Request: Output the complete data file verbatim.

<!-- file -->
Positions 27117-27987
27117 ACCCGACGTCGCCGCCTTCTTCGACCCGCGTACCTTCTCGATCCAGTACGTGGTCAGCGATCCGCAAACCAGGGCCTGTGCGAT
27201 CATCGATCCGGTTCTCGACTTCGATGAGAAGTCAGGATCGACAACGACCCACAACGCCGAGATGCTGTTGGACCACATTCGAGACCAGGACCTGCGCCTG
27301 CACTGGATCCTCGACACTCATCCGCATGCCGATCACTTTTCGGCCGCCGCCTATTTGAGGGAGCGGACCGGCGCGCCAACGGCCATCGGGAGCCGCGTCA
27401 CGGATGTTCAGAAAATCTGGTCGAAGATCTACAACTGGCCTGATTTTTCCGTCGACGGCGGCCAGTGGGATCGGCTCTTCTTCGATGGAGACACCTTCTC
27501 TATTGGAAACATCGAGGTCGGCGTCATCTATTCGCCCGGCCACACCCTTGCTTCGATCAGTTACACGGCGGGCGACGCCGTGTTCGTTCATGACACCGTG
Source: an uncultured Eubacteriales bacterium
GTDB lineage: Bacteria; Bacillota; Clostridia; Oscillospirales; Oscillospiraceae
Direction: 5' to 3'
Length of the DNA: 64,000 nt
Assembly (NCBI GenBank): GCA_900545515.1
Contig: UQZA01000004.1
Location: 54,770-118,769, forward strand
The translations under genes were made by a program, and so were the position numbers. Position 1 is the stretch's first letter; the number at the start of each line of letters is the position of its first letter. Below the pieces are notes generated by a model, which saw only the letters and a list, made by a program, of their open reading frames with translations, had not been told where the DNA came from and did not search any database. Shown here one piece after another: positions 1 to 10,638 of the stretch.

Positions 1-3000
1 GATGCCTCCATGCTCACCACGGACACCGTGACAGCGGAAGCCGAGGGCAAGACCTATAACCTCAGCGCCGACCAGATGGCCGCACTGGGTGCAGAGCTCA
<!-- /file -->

Positions 27117-27987
27117 ACCCGACGTCGCCGCCTTCTTCGACCCGCGTACCTTCTCGATCCAGTACGTGGTCAGCGATCCGCAAACCAGGGCCTGTGCGAT
27201 CATCGATCCGGTTCTCGACTTCGATGAGAAGTCAGGATCGACAACGACCCACAACGCCGAGATGCTGTTGGACCACATTCGAGACCAGGACCTGCGCCTG
27301 CACTGGATCCTCGACACTCATCCGCATGCCGATCACTTTTCGGCCGCCGCCTATTTGAGGGAGCGGACCGGCGCGCCAACGGCCATCGGGAGCCGCGTCA
27401 CGGATGTTCAGAAAATCTGGTCGAAGATCTACAACTGGCCTGATTTTTCCGTCGACGGCGGCCAGTGGGATCGGCTCTTCTTCGATGGAGACACCTTCTC
27501 TATTGGAAACATCGAGGTCGGCGTCATCTATTCGCCCGGCCACACCCTTGCTTCGATCAGTTACACGGCGGGCGACGCCGTGTTCGTTCATGACACCGTG
Source: an uncultured Eubacteriales bacterium
GTDB lineage: Bacteria; Bacillota; Clostridia; Oscillospirales; Oscillospiraceae
Direction: 5' to 3'
Length of the DNA: 64,000 nt
Assembly (NCBI GenBank): GCA_900545515.1
Contig: UQZA01000004.1
Location: 54,770-118,769, forward strand
The translations under genes were made by a program, and so were the position numbers. Position 1 is the stretch's first letter; the number at the start of each line of letters is the position of its first letter. Below the pieces are notes generated by a model, which saw only the letters and a list, made by a program, of their open reading frames with translations, had not been told where the DNA came from and did not search any database. Shown here one piece after another: positions 1 to 10,638 of the stretch.

Positions 1-3000
1 GATGCCTCCATGCTCACCACGGACACCGTGACAGCGGAAGCCGAGGGCAAGACCTATAACCTCAGCGCCGACCAGATGGCCGCACTGGGTGCAGAGCTCA